“And then come and tell me,” he added with a sigh, grabbing his mobile phone and bringing up a number before hitting the call button. “Jesus Christ, do you need everything explained to you, kid? I’m not asking you to go poking anything with a stick. If there’s someone under the wheels, make a quick visual confirmation and then get back here. Yes or no, that’s all that’s needed.”

“But…”

“Are you gonna do it or not?” Bob asked, clearly annoyed.

“Of course,” Stephen muttered, looking down at the gravel. The last thing he wanted was for word to get out that he was scared.

“Don’t forget your jacket,” Bob said, tossing a high-visibility vest at him. “Oh, and if it is a rabbit or something like that, try to scoop up the bits, yeah? A bit of rabbit might cook up nice.”

Stephen smiled nervously, unsure whether that last comment was a joke or not.

“Yeah, hi,” Bob continued, as someone answered his call, “this is engine 512 on route 91, we’ve stopped to investigate a possible strike at click 18.” He listened for a moment, before turning to Stephen and gesturing for him to get out. “Yeah, my colleague’s just getting out now to take a look. If he ever gets his arse moving, anyway.”

After slipping his arms into the orange vest, Stephen whispered a silent prayer before jumping down. He almost slipped on the loose gravel that ran along the side of the track, and as he steadied himself he managed to drop the torch. Fumbling around for a moment, he quickly found it again and switched it on, although he had the lamp pointed straight at his face as he did so; the light almost blinded him, and as he swung it away he had to blink a few times to clear the spots from his vision.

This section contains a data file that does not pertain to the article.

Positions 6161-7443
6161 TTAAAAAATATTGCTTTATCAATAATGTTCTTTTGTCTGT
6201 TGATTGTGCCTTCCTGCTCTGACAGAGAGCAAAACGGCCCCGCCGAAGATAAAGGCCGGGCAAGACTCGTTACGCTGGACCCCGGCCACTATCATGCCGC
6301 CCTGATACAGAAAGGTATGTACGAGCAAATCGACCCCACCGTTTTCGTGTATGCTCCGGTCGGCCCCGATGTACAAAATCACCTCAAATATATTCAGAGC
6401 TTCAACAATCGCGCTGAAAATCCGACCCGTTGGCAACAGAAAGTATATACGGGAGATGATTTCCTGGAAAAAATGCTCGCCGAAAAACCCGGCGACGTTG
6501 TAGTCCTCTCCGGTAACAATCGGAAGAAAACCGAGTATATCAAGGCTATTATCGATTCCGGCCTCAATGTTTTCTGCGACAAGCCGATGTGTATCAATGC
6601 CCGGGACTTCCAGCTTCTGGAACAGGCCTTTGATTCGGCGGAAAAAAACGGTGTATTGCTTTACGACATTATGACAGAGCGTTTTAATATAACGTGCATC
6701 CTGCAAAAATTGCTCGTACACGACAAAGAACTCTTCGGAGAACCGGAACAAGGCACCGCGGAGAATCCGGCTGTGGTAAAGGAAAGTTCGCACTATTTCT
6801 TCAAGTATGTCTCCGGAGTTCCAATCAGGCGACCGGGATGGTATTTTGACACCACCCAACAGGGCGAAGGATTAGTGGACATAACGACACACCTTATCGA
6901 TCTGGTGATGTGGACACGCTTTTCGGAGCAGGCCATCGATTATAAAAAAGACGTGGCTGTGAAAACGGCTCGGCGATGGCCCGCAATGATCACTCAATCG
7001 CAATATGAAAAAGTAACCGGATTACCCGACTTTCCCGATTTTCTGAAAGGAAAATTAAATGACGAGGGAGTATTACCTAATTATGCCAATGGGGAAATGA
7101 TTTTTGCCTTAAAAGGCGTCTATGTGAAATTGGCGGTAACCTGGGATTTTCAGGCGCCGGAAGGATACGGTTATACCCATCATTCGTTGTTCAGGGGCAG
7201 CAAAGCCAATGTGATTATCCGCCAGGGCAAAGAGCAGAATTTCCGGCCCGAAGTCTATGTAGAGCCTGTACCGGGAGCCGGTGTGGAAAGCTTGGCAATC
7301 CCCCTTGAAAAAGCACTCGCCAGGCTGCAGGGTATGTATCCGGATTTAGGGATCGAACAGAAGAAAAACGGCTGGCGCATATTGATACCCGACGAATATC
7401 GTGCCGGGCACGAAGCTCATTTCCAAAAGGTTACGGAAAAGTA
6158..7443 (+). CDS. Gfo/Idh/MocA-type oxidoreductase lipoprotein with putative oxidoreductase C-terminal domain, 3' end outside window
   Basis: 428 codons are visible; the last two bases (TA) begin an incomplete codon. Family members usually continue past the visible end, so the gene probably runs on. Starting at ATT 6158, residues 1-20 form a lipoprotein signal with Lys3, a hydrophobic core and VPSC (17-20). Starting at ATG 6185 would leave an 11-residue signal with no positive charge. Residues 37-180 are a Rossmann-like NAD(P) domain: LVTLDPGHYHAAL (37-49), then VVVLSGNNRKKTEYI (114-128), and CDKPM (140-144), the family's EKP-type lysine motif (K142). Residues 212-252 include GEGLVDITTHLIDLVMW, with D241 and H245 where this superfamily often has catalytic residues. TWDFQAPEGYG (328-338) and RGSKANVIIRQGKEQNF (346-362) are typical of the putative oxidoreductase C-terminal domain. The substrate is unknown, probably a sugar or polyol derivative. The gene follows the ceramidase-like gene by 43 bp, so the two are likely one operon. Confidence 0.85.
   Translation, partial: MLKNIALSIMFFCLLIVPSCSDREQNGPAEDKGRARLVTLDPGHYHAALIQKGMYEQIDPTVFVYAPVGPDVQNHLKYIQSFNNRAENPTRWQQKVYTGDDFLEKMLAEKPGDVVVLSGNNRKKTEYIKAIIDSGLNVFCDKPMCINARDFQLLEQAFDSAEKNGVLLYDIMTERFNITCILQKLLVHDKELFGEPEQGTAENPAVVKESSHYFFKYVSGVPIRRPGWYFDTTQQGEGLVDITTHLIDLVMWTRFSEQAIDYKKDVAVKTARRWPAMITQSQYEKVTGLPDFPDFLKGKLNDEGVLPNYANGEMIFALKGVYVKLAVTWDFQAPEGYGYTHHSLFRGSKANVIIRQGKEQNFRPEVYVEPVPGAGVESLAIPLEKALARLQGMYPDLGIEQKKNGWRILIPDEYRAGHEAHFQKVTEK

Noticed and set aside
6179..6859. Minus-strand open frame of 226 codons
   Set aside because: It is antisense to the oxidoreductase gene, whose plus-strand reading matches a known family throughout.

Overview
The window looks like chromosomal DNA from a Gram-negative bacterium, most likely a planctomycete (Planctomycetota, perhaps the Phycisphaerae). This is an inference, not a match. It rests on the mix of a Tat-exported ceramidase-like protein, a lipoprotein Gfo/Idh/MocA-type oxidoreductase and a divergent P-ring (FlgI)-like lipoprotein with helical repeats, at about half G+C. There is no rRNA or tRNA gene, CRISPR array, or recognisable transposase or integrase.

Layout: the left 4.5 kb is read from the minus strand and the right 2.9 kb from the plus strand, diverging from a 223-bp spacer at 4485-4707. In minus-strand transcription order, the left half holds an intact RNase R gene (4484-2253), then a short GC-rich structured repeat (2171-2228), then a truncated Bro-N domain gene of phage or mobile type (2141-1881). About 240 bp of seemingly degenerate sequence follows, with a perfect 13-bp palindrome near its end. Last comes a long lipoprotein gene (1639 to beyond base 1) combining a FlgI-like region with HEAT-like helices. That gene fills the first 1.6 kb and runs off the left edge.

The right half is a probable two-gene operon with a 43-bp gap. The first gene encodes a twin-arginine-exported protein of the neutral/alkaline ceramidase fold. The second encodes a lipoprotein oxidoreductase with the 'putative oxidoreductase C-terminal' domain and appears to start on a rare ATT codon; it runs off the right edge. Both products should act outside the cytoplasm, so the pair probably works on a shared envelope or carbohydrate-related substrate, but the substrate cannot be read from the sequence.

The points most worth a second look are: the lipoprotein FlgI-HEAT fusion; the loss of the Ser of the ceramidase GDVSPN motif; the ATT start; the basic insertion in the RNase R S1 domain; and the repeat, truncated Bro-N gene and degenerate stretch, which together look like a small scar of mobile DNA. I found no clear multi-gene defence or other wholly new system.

“You see anything?” Bob called out from up in the cab.

Swinging the torch back along the side of the train’s eight carriages, Stephen looked for anything out of the ordinary.

“No,” he called back. “Should I… Should I go and look some more?”

“Of course you should bloody go and look some more,” came the reply. “Go on, see what’s down there. Check all the way to the last carriage. We’ll get it in the neck if we arrive at the depot and the engineers find bits of some suicidal asshole wedged in the wheels.”

Swallowing hard, Stephen made his way along the side of the front carriage, while shining the torch down at the train’s thick metal wheels and looking for any hint of an object on the track. The night air was bitterly cold and his high-vis vest offered little warmth, flapping in the wind and leaving him shivering, while the only other sound to be heard was from his feet as he made his way across the gravel. With every step, he was convinced he was going to spot a horrifically mangled human corpse caught in the metal beneath the train, and this constant fear was tempered only by the equally-constant sense of relief as each step revealed nothing of the sort. Still, even the thought of finding a dead rabbit was enough to fill him with dread.

He wasn’t good with blood.

“Anything?” Bob shouted from the front of the train.

“Not so far!”

“Keep looking!”

“Keep looking,” Stephen muttered, starting to feel a little annoyed by Bob’s approach. “Sure, I’ll keep looking, and you keep spouting bullshit while you sit on your fat ass and -”